Hume, David (1711–76)

DOI: 10.4324/9780415249126-DB040-1
Version: v1,  Published online: 1998
Retrieved April 24, 2024, from

Article Summary

Hume’s philosophy has often been treated as the culmination of the empiricist tradition of Locke and Berkeley, but it can also be seen to continue the sceptical tradition, and, even more strikingly, the naturalist tradition of Epicurus, Lucretius, Hobbes and Spinoza. Hume challenges orthodox religious conceptions of human nature. He presents us as part of a larger nature, sharing our basic cognitive and affective capacities with the higher animals. Our ‘reason’ is not some God-given privileged access to truth, but simply our language-affected variant of ‘reason in animals’. The negative, anti-rationalist arguments of his first work, A Treatise of Human Nature, where he attacks the views of theistic rationalists, are more muted in his later writings, but the anti-religious arguments become ever more explicit. The importance of his philosophy lies in the thoroughness of his naturalistic project. He tries to show that neither knowledge nor ethics nor the political order needs any sort of religious foundations, and also to explain why so many thinkers had mistakenly held that they did.

To the end of his life Hume called himself a sceptic, but his scepticism was in the service of his secular reform of culture, and always ‘mitigated’ by his recognition that a ‘true sceptic’ would be as diffident of his doubts as of his convictions. Sceptical arguments are found useful, however, to cut down the pretensions of dogmatic religious and rationalist claims. His essay ‘The Sceptic’, although purporting only to portray one sort of philosopher, is often read as a self-portrait.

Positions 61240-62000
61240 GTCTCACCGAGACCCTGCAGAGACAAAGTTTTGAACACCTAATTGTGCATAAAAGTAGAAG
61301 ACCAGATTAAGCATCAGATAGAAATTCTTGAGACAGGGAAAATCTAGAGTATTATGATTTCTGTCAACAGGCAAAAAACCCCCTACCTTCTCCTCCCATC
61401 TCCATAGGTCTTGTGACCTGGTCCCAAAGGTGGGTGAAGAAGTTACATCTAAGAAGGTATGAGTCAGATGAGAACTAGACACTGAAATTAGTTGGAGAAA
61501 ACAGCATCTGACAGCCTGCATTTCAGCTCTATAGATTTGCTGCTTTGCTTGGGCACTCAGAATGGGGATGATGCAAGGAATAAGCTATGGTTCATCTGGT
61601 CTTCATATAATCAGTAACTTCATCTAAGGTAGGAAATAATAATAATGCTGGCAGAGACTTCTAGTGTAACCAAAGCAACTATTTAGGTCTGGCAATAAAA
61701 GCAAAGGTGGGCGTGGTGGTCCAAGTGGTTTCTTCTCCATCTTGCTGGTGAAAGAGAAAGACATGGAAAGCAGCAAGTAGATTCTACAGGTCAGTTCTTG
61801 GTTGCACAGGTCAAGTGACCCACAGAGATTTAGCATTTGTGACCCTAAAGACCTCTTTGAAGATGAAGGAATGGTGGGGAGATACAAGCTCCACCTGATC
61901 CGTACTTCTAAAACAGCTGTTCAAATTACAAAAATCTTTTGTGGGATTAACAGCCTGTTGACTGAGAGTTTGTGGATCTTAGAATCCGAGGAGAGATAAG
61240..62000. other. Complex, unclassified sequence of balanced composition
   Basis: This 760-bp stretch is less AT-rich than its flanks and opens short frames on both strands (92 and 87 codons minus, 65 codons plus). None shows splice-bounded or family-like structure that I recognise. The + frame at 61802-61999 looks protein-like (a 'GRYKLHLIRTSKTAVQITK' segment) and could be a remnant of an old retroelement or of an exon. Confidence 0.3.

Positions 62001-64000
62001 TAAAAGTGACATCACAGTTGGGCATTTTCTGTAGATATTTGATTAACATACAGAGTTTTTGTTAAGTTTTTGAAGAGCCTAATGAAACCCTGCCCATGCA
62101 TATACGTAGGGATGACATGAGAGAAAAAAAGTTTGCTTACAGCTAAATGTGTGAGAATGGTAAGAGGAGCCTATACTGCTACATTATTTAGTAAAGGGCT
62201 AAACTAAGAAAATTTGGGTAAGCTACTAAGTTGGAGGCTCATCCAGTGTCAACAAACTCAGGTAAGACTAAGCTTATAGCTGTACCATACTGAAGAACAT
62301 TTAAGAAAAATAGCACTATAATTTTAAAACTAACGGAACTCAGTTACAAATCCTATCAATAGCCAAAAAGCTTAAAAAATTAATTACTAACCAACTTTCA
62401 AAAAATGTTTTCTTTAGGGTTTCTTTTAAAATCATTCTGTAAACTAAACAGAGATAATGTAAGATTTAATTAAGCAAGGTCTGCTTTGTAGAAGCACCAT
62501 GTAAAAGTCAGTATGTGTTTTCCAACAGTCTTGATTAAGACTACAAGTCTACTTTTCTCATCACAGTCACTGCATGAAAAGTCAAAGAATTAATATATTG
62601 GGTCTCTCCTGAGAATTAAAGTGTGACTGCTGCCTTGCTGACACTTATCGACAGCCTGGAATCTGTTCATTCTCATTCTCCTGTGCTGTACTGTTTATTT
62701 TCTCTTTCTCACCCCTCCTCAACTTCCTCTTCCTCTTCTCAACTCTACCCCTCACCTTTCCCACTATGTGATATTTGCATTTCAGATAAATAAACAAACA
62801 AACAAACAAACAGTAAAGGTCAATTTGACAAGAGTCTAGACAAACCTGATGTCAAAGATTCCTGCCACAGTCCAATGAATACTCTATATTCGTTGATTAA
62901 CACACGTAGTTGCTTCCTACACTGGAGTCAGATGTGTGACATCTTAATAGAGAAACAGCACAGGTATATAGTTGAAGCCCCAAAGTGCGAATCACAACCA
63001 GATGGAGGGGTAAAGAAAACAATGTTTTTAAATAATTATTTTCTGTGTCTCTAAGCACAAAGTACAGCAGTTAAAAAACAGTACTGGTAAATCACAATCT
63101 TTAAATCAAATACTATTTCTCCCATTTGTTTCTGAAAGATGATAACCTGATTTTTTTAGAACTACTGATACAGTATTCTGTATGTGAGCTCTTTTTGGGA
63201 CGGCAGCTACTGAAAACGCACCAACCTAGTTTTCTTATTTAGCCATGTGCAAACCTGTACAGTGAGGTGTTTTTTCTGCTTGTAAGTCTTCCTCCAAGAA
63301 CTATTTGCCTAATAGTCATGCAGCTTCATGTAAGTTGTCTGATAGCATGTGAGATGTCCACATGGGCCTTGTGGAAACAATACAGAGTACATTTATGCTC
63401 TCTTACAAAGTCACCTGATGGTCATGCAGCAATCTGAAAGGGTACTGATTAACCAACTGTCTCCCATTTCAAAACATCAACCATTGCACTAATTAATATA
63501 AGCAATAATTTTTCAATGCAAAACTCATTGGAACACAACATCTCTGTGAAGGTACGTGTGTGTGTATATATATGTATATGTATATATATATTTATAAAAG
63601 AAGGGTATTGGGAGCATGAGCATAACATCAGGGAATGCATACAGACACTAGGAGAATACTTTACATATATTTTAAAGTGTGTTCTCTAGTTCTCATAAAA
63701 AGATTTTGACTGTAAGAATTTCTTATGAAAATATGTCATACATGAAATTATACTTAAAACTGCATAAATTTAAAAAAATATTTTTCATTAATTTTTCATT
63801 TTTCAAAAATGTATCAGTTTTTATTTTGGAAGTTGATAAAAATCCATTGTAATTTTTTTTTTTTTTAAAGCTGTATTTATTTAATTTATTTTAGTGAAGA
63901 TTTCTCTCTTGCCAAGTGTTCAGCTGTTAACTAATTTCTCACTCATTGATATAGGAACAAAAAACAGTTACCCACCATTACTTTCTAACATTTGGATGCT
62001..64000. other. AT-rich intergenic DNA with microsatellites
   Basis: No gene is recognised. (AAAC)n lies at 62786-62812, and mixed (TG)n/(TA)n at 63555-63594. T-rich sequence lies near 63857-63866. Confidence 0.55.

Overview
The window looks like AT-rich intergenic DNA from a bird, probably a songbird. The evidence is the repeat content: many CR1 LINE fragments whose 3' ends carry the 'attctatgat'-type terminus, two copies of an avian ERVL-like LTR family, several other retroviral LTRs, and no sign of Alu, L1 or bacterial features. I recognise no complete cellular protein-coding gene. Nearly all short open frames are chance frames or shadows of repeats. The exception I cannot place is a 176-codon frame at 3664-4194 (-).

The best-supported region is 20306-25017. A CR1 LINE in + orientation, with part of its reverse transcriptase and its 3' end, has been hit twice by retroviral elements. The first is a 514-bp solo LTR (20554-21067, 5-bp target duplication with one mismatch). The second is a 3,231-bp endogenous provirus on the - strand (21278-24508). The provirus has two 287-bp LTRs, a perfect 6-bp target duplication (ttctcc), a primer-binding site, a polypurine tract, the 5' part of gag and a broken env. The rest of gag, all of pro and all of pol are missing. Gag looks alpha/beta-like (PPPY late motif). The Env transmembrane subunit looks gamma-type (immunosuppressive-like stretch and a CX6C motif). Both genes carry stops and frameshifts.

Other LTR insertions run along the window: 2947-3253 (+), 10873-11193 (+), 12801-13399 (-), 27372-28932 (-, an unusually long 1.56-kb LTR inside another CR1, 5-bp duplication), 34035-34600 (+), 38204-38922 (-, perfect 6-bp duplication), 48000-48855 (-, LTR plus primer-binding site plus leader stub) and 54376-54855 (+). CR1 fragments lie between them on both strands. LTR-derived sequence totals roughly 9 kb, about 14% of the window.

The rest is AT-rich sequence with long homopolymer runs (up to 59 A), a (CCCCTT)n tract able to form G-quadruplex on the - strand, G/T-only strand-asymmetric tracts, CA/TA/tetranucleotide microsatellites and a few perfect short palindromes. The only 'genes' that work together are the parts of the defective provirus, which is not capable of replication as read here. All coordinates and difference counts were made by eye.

His first and now most famous work, his Treatise, was ‘of human nature’, which he takes to include our understanding, our passions, and what drives our moral and political life. Much of Book I of the Treatise, ‘Of the Understanding’, is devoted to showing how many of our beliefs are owing to our ‘imagination’, rather than to our ‘reason’. Book II analyses our passions, their foundation in pleasure and pain, their various idea ‘causes’ and ‘objects’, and their communication by sympathy. One of its most famous claims is that passions are needed to motivate action. Hume, whose project is similar to that of Hobbes in Human Nature or the Fundamental Elements of Policy, follows him in taking will to be simply the transition from belief-informed passions to action, and takes voluntary human action to be in principle predictable, like everything else. Book III examines our moral evaluations of actions and passions.

In the Abstract of the Treatise Hume underscores the importance of psychological association in our passions, our belief formation, and, more generally, in the workings of our imagination. Where John Locke and Francis Hutcheson had found associative thinking a disease of the mind, Hume makes it the norm. Association of ideas by ‘resemblance’, by temporal and spatial ‘contiguity’, and by ‘causation’ gently guides our minds in our spontaneous thinking and fantasizing, and association by causation guides us less gently in our inferences. Like Locke, Hume takes it for granted that ‘anatomists’ will have some explanation, say in terms of our nervous system and the physical proximity of memory traces in the brain, to account for the psychological phenomena.